Supposedly, 2022 is meant to be the 'Year of the Great Resignation', and I say 'supposedly', as we are yet to see this come to fruition.  Anecdotally, all of my ex-colleagues across multiple sectors of the recruitment industry would also concur.

Nevertheless, recruiting and keeping your top talent remains the primary function of any manager. With this in mind, we have written a short article on introducing an employee value proposition into your business. 

This one-page article covers:

  1. Why your company needs an Employee Value Proposition (EVP)

  2. The critical elements of an EVP

  3. How to implement an EVP into your business

  4. Why an EVP is important





Wednesday, 27 April 2022

Top Tips for Managing Remote Sales Teams

Keeping teams engaged & motivated

With data from YouGov suggesting that approximately 50% of workers are now working from home at least some of the time, ensuring you are managing hybrid or fully remote workers effectively is crucial to the success of your business. 

With this in mind, Aaron Wallis Sales Recruitment has collated some essential tips for managing a remote sales team:  https://www.aaronwallis.co.uk/employer/advice/managing-sales-teams/managing-remote-sales-marketing-teams/
The main focus is within the last section with tips on keeping your staff fully engaged with each other and your business.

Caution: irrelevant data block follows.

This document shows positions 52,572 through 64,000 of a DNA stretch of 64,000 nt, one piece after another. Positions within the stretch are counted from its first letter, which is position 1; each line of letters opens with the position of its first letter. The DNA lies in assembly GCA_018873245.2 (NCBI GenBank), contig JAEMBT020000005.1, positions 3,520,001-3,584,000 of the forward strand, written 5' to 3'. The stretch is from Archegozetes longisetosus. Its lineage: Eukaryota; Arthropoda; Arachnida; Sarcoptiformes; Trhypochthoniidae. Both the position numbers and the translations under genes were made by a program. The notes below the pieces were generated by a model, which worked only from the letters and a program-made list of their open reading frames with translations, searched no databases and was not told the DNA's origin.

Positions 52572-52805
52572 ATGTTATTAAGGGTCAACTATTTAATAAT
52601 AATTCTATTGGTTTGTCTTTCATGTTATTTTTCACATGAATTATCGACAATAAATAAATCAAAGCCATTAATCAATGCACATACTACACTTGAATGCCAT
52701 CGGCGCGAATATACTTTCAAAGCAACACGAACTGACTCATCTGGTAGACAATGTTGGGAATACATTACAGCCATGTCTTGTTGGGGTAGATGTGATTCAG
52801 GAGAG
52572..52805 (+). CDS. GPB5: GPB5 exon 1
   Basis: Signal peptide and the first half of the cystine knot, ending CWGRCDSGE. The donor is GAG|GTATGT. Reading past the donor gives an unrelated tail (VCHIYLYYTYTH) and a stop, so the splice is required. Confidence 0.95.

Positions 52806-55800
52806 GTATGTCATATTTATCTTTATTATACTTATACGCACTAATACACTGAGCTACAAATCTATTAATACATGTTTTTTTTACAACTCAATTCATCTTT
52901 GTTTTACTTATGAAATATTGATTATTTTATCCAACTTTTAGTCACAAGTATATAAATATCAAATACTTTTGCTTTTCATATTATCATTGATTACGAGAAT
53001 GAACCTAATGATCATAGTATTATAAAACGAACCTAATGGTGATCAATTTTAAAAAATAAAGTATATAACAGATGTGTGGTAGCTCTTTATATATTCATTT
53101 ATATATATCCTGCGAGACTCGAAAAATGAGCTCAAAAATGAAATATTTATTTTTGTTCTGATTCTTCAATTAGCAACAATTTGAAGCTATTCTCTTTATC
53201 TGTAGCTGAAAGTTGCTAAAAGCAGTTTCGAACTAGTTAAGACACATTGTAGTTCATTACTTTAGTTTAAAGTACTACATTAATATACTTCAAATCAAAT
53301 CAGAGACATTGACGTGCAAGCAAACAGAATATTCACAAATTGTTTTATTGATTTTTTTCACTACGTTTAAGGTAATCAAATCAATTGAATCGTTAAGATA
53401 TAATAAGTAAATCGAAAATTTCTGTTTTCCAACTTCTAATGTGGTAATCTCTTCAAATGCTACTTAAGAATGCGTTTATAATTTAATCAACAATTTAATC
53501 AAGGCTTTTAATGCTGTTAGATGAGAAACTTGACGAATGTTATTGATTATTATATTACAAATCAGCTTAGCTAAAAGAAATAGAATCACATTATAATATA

These include the benefits and challenges of managing hybrid or fully remote sales teams together with the importance of CRM software.

Friday, 7 January 2022

Lessons from the Apprentice. 2022 – Episode One

For me, it's gherkins.  I don't like them, but shoved under my nose (or a burger lid), I will eat them, mildly grimace, and continue eating them anyway.  

That's how I feel about The Apprentice in 2022. I have disliked it for about five series yet watched them all. I vowed to never watch it again, yet kind of missed it last year. And, within the first 'durhh, durhh, durhh's' and LorSugar's smirk of pride with his new pandemic-themed one-liners, I knew I would be handing my Thursday nights to BBC1. 

The UK is desperate for a new business programme.  In the early years you could learn something from The Apprentice and Dragon's Den, but they are now firmly in the 'light entertainment' genre.